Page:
The meaning of academic freedom for students varies according to context, the NAS says, but “can be impinged upon by other students who party too loudly or too often; who mount disruptive protests in the library or the classroom; or who hijack class discussions to focus on some favored issue or perspective to the detriment of more balanced coverage of a topic,” as well as by administrators who seek to restrict the manner and content of debate on campus.
Institutions also face restrictions on academic freedom, typically in the form of edicts from the federal government with which they must comply in order to remain eligible for student loan subsidies, but also from “restricted” donations and membership in organizations like the NCAA.
“Perhaps the greatest threat to institutional academic freedom has arisen from the Office for Civil Rights in the U.S. Department of Education, which issued a series of ‘Dear Colleague’ letters from 2011 to 2015” that dramatically expanded the definition of “discrimination” to include sexual assault, the NAS claims, explaining that unlike most other government regulations, these cannot be avoided by foregoing federal subsidies.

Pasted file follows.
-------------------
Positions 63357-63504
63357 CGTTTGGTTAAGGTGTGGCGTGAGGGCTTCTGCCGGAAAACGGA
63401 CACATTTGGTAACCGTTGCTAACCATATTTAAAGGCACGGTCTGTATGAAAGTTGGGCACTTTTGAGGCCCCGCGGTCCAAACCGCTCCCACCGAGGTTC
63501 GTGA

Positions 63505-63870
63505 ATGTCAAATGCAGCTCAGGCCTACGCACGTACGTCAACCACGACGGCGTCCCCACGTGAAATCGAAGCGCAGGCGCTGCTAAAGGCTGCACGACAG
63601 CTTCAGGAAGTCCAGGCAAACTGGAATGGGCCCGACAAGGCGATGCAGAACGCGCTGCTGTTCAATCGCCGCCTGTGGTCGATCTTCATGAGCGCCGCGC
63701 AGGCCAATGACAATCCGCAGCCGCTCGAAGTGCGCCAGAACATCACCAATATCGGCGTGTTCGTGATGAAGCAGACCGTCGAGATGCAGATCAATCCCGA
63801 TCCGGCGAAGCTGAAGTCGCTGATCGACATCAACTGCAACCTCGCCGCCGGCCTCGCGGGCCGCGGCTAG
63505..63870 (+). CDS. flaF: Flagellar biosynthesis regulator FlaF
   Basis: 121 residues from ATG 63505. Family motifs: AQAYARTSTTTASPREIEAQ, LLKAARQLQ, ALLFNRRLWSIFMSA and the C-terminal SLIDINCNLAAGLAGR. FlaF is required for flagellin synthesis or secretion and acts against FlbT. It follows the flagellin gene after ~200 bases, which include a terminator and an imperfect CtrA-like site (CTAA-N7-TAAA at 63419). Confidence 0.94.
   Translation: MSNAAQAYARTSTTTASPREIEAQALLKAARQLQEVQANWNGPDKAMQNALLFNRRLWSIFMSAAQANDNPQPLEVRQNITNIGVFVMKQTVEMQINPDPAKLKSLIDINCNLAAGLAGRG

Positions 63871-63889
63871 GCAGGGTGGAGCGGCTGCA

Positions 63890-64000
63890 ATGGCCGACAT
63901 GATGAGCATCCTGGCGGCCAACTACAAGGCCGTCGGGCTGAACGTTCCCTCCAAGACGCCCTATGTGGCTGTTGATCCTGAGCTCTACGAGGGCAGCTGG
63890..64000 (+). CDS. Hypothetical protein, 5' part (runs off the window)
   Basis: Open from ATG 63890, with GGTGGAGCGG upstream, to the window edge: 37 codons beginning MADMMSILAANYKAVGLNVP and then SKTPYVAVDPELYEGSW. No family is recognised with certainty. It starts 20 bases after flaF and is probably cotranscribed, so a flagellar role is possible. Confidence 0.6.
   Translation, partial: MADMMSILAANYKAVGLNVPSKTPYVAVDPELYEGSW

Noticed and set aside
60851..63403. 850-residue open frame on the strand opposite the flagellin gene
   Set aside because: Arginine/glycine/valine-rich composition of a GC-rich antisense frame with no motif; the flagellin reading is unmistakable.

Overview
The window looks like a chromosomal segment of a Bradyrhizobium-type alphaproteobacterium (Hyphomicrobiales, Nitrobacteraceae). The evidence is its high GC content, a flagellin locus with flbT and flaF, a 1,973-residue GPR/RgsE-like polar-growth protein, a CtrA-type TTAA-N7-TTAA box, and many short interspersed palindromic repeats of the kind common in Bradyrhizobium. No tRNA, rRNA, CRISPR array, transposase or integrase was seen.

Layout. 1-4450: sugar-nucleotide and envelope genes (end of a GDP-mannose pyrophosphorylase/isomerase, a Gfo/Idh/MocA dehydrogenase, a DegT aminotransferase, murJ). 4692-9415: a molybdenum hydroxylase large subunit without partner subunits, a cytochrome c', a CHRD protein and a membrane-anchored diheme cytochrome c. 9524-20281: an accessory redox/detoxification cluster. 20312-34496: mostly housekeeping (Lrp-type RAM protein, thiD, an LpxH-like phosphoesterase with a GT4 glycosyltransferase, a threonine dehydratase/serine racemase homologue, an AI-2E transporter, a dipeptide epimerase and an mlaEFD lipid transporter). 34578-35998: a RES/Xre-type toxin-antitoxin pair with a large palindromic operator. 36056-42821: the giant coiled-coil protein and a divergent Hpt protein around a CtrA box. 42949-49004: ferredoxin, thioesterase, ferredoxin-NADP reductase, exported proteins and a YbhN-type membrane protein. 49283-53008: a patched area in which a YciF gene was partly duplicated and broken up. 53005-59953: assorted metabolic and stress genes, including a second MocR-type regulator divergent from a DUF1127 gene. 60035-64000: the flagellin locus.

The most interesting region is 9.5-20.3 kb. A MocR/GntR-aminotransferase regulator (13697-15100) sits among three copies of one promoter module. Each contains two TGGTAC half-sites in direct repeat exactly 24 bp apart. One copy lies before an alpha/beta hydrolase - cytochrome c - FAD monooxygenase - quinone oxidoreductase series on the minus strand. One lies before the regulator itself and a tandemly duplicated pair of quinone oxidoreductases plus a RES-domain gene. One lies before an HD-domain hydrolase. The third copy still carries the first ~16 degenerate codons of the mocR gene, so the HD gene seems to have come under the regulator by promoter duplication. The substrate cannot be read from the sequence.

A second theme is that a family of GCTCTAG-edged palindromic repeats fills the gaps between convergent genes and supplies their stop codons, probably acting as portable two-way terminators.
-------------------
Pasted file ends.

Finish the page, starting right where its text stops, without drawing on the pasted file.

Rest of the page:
Intellectual freedom, however, is not the only foundational principle of higher education, according to the NAS, but rather is dependent on a number of other principles being simultaneously upheld, starting with intellectual diversity.
“The word ‘diversity’ today is typically deployed as a euphemism for racial and ethnic preferences,” the report says, but “in higher education, it refers to lower admissions standards applied to black, Hispanic, and Native American students, and lower hiring standards applied to faculty members from these groups.”
Although the Supreme Court has upheld “diversity” as a justification for racial preferences, the NAS argues that diversity of race is “a poor proxy” for viewpoint diversity, and an even less satisfactory replacement for the diversity of ideas, which should be the true goal of higher education.
Also at issue is the principle of civility, which the report describes as a necessary protection for intellectual freedom, albeit one that is frequently challenging to adhere to.
“We have seen in the last few years numerous instances of college officials caught flatfooted by activists who are willing to disregard both the spirit of civility and the basic rules of behavior,” the report points out, adding that activists see it as a sign of weakness when administrators refuse to abandon their own civility. “For intellectual freedom to exist with a community, civility must be maintained by authority if and when necessary.”
“We are concerned over the recent emergence of versions of academic freedom that conflate it with intellectual freedom—and sometimes conflate both academic and intellectual freedom with First Amendment freedoms,” the NAS report concludes, opining that “this blurring of key distinctions puts all three at risk.”